Debt sustainability has become a particular concern in Kyrgyzstan, where the government owes over 40% of its debt to the Export-Import Bank of China.
Concerns have been expressed about China’s Belt and Road Initiative (BRI) expenditure.
COVID-19 has had a significant impact on the Kyrgyz economy, with exports to China decreasing by 47% and GDP falling by 8.6% in 2020.
The United Kingdom and Kazakhstan were Kyrgyzstan’s top export destinations in 2019, with gold and precious metal ore accounting for a large portion of the country’s exports.
However, Chinese goods accounted for 53% of Kyrgyzstan’s imports, illustrating the two countries’ trade disparity.
Being so far in debt to China has forced top Kyrgyz authorities to confront uncomfortable considerations about how to handle the debt. “We will lose many of our properties,” Kyrgyz President Sadyr Japarov reportedly said if the debts are not paid.
Returning huge Chinese-funded firms and infrastructure projects to Chinese banks would be a major embarrassment for the government and the country.
According to agreements signed by the former administration, led by Almazbek Atambayev, the Exim Bank of China has the authority to seek repayment of the entire loan amount in the event of late repayments, according to the Kyrgyz Ministry of Finance.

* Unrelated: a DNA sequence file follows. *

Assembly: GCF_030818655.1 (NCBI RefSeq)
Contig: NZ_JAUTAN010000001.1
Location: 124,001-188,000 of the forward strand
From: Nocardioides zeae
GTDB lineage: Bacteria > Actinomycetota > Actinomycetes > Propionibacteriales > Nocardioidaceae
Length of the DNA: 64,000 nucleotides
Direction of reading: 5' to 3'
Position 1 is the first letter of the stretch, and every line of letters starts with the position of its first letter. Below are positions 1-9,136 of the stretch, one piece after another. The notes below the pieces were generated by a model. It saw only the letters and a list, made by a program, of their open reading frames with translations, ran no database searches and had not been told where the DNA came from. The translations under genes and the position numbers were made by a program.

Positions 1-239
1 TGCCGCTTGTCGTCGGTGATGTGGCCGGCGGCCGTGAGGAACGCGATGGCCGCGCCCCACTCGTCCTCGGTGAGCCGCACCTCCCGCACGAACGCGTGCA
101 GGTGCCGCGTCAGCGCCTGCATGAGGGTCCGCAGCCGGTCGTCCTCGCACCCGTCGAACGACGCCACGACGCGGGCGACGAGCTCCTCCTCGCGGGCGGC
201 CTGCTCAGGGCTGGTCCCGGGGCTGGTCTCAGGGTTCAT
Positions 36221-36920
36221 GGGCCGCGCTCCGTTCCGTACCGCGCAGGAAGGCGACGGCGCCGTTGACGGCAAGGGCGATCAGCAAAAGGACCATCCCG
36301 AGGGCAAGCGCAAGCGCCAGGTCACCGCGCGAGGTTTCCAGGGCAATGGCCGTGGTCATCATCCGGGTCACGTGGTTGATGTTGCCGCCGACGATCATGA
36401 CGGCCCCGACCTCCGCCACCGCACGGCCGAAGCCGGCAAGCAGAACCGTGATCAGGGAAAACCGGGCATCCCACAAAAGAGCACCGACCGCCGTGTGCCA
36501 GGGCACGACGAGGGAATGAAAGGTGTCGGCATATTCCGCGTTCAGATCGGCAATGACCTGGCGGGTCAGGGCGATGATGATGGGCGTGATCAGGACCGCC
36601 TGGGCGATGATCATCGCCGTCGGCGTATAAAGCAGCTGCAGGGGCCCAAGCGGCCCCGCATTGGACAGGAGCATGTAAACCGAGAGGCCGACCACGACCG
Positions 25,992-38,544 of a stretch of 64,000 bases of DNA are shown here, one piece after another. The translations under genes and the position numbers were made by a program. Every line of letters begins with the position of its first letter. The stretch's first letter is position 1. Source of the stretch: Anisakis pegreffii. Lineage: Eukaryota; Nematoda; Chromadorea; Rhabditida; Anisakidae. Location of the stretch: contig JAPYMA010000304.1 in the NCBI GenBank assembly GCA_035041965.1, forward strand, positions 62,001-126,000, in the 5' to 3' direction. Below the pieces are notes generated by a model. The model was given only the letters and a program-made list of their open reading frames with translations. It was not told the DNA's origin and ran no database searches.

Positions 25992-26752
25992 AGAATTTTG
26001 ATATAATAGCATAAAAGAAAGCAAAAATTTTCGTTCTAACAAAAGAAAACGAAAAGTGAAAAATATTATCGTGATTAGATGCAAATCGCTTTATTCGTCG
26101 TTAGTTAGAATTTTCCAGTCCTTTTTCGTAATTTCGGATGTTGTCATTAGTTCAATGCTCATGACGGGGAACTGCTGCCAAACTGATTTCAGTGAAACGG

This debt has ramifications that go beyond domestic affairs.
The relationship between Kyrgyzstan and China has affected its foreign policy.
There are a substantial number of ethnic Kyrgyz in re-education centers in Xinjiang, in addition to Uyghurs.
Despite the fact that Kyrgyz domestic opinion is unanimous in its disapproval of these camps, Kyrgyz government officials have tried to avoid raising the matter at all.
This is due to a desire to avoid any negative impact on diplomatic relations between China and Kyrgyzstan.
Additionally, racism and anger towards Chinese people in Kyrgyzstan have started to rise in response to the debt trap situation that the country finds itself in.
Polling data in Kyrgyzstan has revealed highly negative attitudes towards Chinese businesses in the country.
If Kyrgyzstan still cannot pay back its debts to China, it is likely that major infrastructure projects like the Bishkek thermal power plant, the North-South alternate highway, and the Datka-Kemin power transmission line could be transferred to Chinese management.
China is well aware of the dilemma it confronts in deciding whether to preserve its image as a“friendly neighbour” to Central Asian countries or to abandon the facade and proceed with the expropriation of foreign state assets.
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And like always our hint, that many of the Chinese people are great and peace-loving but Chinese President Xi Jinping is not.